Amitay further noted: “A large number of J Street PAC-endorsed members of Congress have some of the poorest Israel/Middle East related voting records in the House. As a matter of policy, the Washington PAC has decided not to contribute to Members of Congress and candidates who accept endorsements by J Street PAC. We hope that truly pro-Israel political contributors will do likewise.”

AIPAC declined to comment, but there, too, J Street's success is viewed as the result of a passing trend. In any event, when Barack Obama addressed AIPAC, he saw it as a milestone in his campaign.

Talking to Israel's worst enemies

The view from J Street, of course, is different, as Executive Director Jeremy Ben-Ami explained to Haaretz. “J Street is premised on our belief that we speak for the majority of American Jews when it comes to Israel. Our poll conducted this summer provides the basis for this belief.”

According to the poll of 800 American Jews in early July, 76 percent support negotiating with Israel's worst enemies, 58 percent are for withdrawal from the Golan Heights in exchange for full peace like the arrangements with Egypt and Jordan, and 59 percent are in favor of a withdrawal from most of the West Bank. In addition, 81 percent of respondents said they “will support any agreement the Israelis make with their Arab enemies.”

“J Street will continue to grow and broaden its base of support because its views are in line with the majority of American Jews when it comes to Israel and the Middle East,” Ben-Ami said. “Our support is based on the widely shared belief among American Jews that Israel's interests in the long-term are best served by ending its conflicts with its neighbors diplomatically and quickly.”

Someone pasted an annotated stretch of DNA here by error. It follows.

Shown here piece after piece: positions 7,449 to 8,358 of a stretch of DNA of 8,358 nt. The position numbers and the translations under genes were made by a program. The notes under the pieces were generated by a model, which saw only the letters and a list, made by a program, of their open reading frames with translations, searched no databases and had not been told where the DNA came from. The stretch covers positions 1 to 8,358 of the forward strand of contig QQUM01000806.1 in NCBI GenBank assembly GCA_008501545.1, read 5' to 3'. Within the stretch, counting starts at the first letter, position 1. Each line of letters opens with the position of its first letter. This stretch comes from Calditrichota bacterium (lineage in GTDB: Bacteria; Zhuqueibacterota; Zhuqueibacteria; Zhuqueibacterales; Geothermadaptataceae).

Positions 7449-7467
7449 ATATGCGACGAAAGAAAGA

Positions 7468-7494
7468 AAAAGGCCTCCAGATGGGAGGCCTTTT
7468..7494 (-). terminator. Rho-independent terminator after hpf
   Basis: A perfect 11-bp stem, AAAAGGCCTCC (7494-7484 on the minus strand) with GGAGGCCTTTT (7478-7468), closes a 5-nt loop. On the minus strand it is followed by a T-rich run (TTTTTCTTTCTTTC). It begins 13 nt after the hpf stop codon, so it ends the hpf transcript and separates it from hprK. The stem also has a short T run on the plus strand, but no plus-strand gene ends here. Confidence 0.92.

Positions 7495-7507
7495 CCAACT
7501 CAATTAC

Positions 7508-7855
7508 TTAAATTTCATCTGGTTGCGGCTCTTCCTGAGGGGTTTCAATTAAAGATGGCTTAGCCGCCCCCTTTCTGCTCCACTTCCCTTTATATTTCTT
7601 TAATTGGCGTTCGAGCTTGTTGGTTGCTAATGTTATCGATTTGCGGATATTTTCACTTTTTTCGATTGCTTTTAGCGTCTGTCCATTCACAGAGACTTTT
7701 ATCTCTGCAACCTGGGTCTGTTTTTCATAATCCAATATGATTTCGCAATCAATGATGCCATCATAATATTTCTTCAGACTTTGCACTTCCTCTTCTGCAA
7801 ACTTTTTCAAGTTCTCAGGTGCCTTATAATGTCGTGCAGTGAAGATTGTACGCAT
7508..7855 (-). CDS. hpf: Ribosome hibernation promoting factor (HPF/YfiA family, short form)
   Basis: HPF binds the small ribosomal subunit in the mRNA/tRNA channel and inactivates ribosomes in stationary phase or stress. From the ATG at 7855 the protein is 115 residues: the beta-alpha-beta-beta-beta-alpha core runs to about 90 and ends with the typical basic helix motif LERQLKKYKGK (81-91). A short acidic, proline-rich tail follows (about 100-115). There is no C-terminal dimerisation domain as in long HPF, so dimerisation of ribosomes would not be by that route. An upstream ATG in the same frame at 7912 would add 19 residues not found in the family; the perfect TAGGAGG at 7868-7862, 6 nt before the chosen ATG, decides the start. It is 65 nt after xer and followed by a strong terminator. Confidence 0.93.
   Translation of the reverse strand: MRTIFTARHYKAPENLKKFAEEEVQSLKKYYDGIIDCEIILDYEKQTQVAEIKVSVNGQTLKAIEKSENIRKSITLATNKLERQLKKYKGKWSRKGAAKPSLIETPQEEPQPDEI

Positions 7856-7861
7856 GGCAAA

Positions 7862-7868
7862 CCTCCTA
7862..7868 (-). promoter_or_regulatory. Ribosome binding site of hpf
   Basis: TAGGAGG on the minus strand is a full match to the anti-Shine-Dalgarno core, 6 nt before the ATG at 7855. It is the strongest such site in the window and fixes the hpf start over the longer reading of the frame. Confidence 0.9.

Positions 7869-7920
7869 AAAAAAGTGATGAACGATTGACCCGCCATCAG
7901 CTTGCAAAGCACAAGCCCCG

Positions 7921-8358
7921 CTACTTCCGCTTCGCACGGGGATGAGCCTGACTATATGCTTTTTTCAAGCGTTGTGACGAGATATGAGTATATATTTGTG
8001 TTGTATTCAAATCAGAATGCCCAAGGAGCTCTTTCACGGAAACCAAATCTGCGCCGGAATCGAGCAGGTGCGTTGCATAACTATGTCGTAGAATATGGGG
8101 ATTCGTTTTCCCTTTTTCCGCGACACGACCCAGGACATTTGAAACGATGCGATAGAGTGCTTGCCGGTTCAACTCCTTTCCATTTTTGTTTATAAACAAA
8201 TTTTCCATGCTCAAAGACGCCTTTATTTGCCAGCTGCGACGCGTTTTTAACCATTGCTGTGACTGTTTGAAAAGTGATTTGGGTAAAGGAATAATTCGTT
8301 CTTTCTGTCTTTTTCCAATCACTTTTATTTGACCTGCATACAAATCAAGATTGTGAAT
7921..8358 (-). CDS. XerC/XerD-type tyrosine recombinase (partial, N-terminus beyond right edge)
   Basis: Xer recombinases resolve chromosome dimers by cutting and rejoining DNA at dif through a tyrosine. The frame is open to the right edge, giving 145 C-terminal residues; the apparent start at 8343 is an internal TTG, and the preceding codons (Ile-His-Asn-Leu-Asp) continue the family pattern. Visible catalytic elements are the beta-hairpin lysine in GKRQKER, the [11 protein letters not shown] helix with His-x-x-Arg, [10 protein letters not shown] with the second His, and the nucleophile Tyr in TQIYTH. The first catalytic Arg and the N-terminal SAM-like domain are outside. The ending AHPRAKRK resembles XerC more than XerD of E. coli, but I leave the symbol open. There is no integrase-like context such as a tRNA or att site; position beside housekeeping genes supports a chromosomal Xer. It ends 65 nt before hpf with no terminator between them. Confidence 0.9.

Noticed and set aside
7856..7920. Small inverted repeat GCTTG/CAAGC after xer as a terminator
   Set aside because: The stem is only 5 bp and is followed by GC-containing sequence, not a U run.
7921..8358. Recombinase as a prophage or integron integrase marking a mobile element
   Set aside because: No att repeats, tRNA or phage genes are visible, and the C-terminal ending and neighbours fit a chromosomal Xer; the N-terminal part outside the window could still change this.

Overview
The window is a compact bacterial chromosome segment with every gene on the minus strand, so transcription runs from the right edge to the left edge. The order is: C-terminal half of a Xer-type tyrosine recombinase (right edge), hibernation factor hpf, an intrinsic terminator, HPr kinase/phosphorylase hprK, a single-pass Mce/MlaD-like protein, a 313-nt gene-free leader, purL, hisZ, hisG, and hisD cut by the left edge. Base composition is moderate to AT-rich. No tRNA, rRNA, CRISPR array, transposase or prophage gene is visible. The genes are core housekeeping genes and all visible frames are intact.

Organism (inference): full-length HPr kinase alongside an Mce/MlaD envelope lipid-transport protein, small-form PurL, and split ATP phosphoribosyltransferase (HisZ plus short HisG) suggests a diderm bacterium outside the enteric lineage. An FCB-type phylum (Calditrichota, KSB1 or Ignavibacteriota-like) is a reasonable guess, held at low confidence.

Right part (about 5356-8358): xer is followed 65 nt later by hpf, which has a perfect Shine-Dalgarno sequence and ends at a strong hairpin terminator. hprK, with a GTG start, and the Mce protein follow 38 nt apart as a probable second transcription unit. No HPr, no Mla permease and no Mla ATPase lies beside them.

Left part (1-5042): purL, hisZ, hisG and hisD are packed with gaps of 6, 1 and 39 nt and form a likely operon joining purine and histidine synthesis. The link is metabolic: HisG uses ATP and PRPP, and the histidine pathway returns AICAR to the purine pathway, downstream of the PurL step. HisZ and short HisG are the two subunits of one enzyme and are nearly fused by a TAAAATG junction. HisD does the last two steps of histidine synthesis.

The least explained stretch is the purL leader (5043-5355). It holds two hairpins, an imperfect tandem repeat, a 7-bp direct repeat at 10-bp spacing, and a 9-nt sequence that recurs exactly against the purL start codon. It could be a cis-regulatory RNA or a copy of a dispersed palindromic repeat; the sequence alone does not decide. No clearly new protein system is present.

Some people view you as a short-term phenomenon.

“Our rapid growth and success in the elections indicates that far from being a temporary phenomenon, we are filling a vacuum for a voice that represents the views of the majority of Jews on Israel and the Middle East,” Ben-Ami said.

J Street is called “dovish,” “leftist,” etc. Would you use another term?

“We are pro-Israel. We are concerned with Israel's security and survival, and we're concerned with promoting the best interests of the United States in the Middle East. In agreement with the outgoing prime minister of Israel and with so many other of Israel's leading military and security figures, we believe that Israel's security and its future as a democratic, Jewish state are at risk if we don't resolve the country's conflicts with its neighbors now and set it's permanent borders.”

Do you agree that an effort to “split” the Jewish influence might actually harm Israel? Do you feel this tension among the pro-Israel lobbying groups?

“There is no reason to avoid an open and vibrant discussion among American Jews about what is in Israel's best interests, when there is a vibrant debate in Israel on that very topic. For too long, the loudest voices from the Jewish community in Washington and in American politics have been far to the right of where the Jewish community actually is. For moderates and centrists in this country to find their political voice will actually strengthen the long-term U.S.-Israel relationship by ensuring that U.S. policies in the region have a broader base of support in the Jewish community,” Ben-Ami said.

For now, the policies promised by Obama definitely seem to fit the principles proposed by J Street. But it can be assume that the organization's future will depend significantly on the American Jewish community's satisfaction with Obama's administration.